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J Clin Diagn Res. 2013 Feb;7(2):253-6. doi: 10.7860/JCDR/2013/5308.2740. Epub 2013 Jan 10.

Lower Respiratory Tract Infections (LTRIs): An Insight into the Prevalence and the Antibiogram of the Gram Negative, Respiratory, Bacterial Agents.

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1
Associate Professor, Department of Microbiology.

Abstract

BACKGROUND:

Community acquired respiratory tract infections are one of the commonest health issues globally, which demand frequent visits to the family practitioners. The emergence of antibiotic resistance in the frequently isolated pathogens has complicated the use of the empiric therapy with traditional agents.

AIM:

This study was focused on obtaining a comprehensive insight into the microbial profile, its prevalence and the susceptibility patterns of the gram negative bacilli isolates in lower respiratory tract infections.

METHODS AND MATERIALS:

Respiratory samples which were received from the patients at a Medical College Hospital in North Kerala, India were processed according to the standard protocol over a period of one year, from April 2011 to March 2012. The antimicrobial susceptibility was tested by the Kirby-Bauer disc diffusion method as per the CLSI guidelines. The data was interpreted by using the WHO Net antibiotic susceptibility surveillance soft ware Results: Out of 1750 respiratory samples, 298(17.03%) were culture positive for gram negative bacilli. The highest isolation rate was observed in the 61-80 years age group with a male preponderance and Klebsiella pneumoniae (41.95%) was found to be the predominant organism. The resistance pattern varied for different organisms. Among the different groups of antibacterial agents which were tested, levofloxacin was found to be an effective oral antibacterial against the pathogens which were isolated. The carbapenems (imipenem and meropenem), the betalactum/betalactamase inhibitors (piperacillin/tazobactum) and the aminoglycosides (amikacin) were effective among the parenteral antibacterials. The selection of the appropriate antibacterial therapy should be based on the organisms which are isolated and on the emerging resistance to the conventional therapies.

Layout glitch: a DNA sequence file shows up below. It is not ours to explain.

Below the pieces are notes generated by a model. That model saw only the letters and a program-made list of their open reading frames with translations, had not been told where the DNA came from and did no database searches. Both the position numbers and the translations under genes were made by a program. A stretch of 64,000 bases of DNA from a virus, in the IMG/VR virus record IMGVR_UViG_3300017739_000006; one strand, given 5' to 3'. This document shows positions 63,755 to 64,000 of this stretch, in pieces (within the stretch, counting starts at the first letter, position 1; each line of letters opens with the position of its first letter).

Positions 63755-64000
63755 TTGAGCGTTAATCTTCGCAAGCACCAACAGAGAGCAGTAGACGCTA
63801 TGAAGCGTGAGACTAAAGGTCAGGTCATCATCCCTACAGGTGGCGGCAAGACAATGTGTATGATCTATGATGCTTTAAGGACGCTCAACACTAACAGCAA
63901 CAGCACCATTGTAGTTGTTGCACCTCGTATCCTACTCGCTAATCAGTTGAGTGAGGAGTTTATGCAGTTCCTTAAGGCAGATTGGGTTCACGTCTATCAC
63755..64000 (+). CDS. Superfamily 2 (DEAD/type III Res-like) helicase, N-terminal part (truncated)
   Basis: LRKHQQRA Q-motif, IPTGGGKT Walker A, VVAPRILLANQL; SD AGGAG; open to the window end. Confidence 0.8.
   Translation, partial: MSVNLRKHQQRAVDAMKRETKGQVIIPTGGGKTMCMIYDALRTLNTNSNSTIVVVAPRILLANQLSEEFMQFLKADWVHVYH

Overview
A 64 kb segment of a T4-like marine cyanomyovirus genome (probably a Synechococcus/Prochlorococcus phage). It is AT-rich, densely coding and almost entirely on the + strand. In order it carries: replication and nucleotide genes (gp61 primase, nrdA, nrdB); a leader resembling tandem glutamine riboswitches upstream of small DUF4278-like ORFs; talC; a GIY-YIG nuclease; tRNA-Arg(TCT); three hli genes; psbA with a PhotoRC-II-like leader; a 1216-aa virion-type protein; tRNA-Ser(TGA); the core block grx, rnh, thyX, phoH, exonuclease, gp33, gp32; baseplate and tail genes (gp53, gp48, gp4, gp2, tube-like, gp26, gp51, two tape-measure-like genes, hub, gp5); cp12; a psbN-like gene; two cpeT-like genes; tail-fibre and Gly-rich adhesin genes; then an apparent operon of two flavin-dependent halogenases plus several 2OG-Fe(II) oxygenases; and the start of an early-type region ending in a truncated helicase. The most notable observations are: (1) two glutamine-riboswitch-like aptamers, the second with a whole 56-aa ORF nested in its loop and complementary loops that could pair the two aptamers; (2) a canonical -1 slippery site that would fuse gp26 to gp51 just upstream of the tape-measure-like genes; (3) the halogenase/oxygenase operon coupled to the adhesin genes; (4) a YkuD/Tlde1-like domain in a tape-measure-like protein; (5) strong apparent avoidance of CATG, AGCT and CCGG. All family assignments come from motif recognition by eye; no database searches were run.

CONCLUSION:

Owing to the increased concern which surrounds antibiotic resistance and the changing patterns of the bacterial pathogens, the ongoing surveillance of disease and a regular review of the management guidelines are critical.

KEYWORDS:

Gram negative bacilli; Multidrug resistance

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